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Euclidean and Non-Euclidean Geometries: Development and History

Author(s): 
Eugene Boman (Pennsylvania State University-Capital College)

Euclidean and Non-Euclidean Geometries: Development and History, 4th Edition, by Marvin Jay Greenberg, 2008, xxix+637 pp., ISBN-13 978-0-71679948-1, ISBM-10 0-7167-9948-0, Hardcover, $98.44, W.H. Freeman and Company, 41 Madison Ave., New York, NY 10010

 

For much of the last half of the twentieth century, college level mathematics textbooks, particularly calculus texts, have included short, marginal, historical blurbs; a short bio of Brook Taylor in the section on Taylor series, for example. Such inclusions can be interesting for the faculty member who has not had much exposure to the history of mathematics or the student with a pre-existing interest. As a student I found these excerpts tantalizing and they surely whetted my appetite for mathematics history. However, as a professor I have found them frustrating as they rarely say enough about the mathematics itself. Moreover it has been my experience that most students barely even notice them in their frenzy to find examples ‘just like the problems.’

In recent years there has been a movement to imbed history more directly into the text. Several textbooks integrate the history of the topic into their content in such a way that the history of the subject enlightens and enlivens the subject itself. Bressoud’s well known A Radical Approach to Real Analysis is one example. The volume under review is another.

A quick glance through the table of contents confirms this situation. The first chapter is titled “Euclid’s Geometry” and begins with sections on ‘The Pythagoreans’, ‘Plato’, and ‘Euclid of Alexandria’ before moving on to discussion of ‘The Axiomatic Method’, ‘The Parallel Postulate’, ‘The Danger in (and Power of) Diagrams’, and ‘Descartes’ Analytic Geometry and a Broader Idea of Constructions’. Clearly, the textual development follows the historical evolution. This pattern is continued in the remaining chapters.

Chapter 3 introduces the reader to ‘Hilbert’s Axioms’ beginning with a discussion of the flaws in Euclid. Chapter 4 develops neutral geometry – geometry without the parallel postulate. The fifth chapter, ‘The History of the Parallel Postulate’, includes sections on Proclus, Wallis, Saccheri, Legendre and Farkas Bolyai, and the sixth, ‘The Discovery of Non-Euclidean Geometry’, begins with sections on Janos Bolyai, Gauss and Lobachevsky. The seventh chapter, ‘Geometric Transformations’, begins with a section on ‘Klein’s Erlanger Program’. Every named individual actually appears in the text as an individual, not as a name attached to a theorem. The nature and relevance of his work in geometry is clearly delineated.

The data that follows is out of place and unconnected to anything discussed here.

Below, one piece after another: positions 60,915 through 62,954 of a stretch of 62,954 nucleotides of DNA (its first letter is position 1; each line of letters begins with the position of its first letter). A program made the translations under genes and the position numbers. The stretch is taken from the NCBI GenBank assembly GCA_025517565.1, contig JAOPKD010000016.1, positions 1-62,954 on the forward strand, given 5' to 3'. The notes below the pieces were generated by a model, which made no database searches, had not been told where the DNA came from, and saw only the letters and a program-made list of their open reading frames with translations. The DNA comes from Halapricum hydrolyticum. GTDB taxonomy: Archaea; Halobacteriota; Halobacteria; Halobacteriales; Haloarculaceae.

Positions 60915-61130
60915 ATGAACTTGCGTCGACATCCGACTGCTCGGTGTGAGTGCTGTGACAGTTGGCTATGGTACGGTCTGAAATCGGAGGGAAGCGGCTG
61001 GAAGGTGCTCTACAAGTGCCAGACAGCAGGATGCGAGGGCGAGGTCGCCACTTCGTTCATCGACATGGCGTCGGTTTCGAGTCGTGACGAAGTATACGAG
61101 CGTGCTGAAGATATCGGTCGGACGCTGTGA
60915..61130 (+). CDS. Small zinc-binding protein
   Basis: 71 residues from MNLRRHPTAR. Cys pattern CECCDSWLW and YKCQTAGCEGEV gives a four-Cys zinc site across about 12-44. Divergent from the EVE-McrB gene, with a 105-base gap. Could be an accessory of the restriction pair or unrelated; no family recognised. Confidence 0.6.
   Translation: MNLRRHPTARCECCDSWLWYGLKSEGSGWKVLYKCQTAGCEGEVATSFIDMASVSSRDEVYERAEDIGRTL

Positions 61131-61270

The biographical material is always kept short and relevant as befits a textbook. However there is a very smooth interweaving of the history and the mathematics. The history sets up the concepts to be defined and the problems to be addressed. Addressing the problems leads naturally back into the history of the topic. The text moves seamlessly from the history of geometry to geometry itself and back again, constantly weaving the two together in a style that I find not only enlightening but utterly absorbing.

There is a large collection of exercises at the end of each chapter. These are divided, in increasing level of difficulty, into ‘Review Exercises’, ‘Exercises’, and ‘Major Exercises’. There is also a list of ‘Projects’ that invites the student to further research on topics both historical and mathematical from each chapter.

If you prefer the standard Theorem-Proof-Examples-Short Discussion format that many mathematics texts adopt, you will probably find this book excessively wordy. I anticipate that this will be a common lament from students as well. The author discusses at length the mathematics community’s discomfort with the parallel postulate, our efforts to prove it from the other four axioms, why those efforts failed, and our difficulties in accepting the new geometries which were eventually built from the wreckage of those failures. In my view, however, this is one of the most exciting stories in mathematics. It is fascinating in itself and also highly relevant, reaching as it does from the ancient past to the modern world and into the future. It is a story that we should be teaching our students for, in the words of J. W. L. Glaisher, “I am sure that no subject loses more than mathematics by any attempt to dissociate it from its history.”

 

Eugene Boman, Associate Professor of Mathematics, The Pennsylvania State University, Capital College, Middletown, PA.

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